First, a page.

The month of May is Mental Health Awareness Month. Learning about mental health and why it is important to take care of breeds promise for a happy, healthy community. Beginning in America in 1949, this outreach program has grown to include over 150 countries. Today, in 2021, its’ purpose of raising awareness and educating the public about mental health is more important now than ever before due to the effects Covid-19 has had on the world.
Even before the pandemic, mental illness was a global public health crisis. One in five people were affected by a mental health condition and many did not seek treatment because they were scared or uninsured. Now, those numbers have grown and, to date, are unable to be calculated. Health authorities just know they are increasing, and mental health is becoming a growing problem.
What, exactly, is mental health?
According to the World Health Organization (WHO), mental health is:
“… a state of well-being in which the individual realizes his or her own abilities, can cope with the normal stresses of life, can work productively and fruitfully, and is able to make a contribution to his or her community.”
Many times, suffering with mental health is mild and can be completely overlooked. Sometimes it can be hard to identify a mental disorder especially in oneself, and sometimes it can be accepted as being normal when it should not be. Mental health professionals can formally diagnose and treat disorders when they have a patient, but most people do not understand they need treatment or are afraid of the stigma. This is where raising awareness comes in. It is important to understand what is positive and normal within the realm of mental health and what is not and act accordingly. A life may depend on it.
Mental health affects thoughts, feelings, and actions. Examples of mental disorders include anxiety, depression, eating disorder, personality disorder, post-traumatic stress disorder, and psychotic disorder. Mental health problems affect individuals, their families and loved ones, as well as their communities. Mental illnesses also affects that persons’ income, employment, education, homelessness, community participation, and life expectancy.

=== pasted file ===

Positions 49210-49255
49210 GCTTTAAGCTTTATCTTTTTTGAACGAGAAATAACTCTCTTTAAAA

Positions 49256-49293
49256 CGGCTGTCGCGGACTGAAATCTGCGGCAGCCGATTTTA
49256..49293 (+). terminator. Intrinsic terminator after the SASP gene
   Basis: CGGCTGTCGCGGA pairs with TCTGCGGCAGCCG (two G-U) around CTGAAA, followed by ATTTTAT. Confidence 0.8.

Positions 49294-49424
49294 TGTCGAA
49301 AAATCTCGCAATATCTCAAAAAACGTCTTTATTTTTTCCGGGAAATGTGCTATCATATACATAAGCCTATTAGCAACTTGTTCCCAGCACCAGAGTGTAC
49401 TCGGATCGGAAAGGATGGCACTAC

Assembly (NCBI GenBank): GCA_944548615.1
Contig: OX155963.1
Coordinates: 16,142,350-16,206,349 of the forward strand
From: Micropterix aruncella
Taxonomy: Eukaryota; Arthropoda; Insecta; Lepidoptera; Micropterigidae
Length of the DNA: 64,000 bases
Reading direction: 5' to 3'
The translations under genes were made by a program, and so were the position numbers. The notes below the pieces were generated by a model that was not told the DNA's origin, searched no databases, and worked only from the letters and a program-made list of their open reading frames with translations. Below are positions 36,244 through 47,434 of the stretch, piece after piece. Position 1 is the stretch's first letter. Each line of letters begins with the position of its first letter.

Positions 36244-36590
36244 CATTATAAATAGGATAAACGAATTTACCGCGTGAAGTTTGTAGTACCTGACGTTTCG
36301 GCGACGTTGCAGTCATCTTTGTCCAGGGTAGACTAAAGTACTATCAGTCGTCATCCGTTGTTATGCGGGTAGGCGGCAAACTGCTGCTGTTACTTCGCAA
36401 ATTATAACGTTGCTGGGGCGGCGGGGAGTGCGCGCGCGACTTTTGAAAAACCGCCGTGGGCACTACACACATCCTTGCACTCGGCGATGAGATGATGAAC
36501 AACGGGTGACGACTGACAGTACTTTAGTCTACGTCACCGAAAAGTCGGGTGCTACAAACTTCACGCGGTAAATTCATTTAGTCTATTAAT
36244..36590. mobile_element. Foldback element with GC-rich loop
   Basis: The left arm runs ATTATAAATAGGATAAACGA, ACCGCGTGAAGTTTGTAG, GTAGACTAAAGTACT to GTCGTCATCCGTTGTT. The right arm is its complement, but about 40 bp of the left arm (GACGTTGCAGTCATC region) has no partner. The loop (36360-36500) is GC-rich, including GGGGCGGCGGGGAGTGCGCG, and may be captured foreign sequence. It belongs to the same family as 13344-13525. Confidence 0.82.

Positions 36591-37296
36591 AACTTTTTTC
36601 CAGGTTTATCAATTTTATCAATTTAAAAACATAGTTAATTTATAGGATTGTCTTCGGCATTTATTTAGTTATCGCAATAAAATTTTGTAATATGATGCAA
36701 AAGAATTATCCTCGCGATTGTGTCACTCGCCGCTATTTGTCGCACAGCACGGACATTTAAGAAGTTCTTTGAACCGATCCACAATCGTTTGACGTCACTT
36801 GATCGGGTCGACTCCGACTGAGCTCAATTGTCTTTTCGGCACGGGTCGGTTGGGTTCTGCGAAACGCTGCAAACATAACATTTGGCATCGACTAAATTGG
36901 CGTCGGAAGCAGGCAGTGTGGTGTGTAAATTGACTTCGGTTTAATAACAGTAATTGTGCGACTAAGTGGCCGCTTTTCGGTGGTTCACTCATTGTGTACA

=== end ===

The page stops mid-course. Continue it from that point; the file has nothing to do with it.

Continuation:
It is common for many people to suffer with mental health to one degree or another. Some cases are severe, and others are mild. Either way, mental health can be improved. When someone wants help, but declines seeking it, their struggle may seem real, but it is unnecessary. Speaking with a therapist can help and studies show that people with mental health issues can be treated, get better, and even recover completely.
Receiving care can be costly, though, so recently President Joe Biden’s administration released large amounts of aid for a system of care for the mental health needs of adults and children. With suicide rates unusually high among black youth and LGBTQI+ demographics during Covid, he stated: ”I call upon citizens, government agencies, organizations, healthcare providers, and research institutions to raise mental health awareness and continue helping Americans live longer, healthier lives.”
Treatments like counseling and therapy, services, and community support is available more now than ever before and these approaches do work. Living a normal life is within reach. You just need to start the journey to recovery. Seek help. We are here for you.
There is hope.Learn More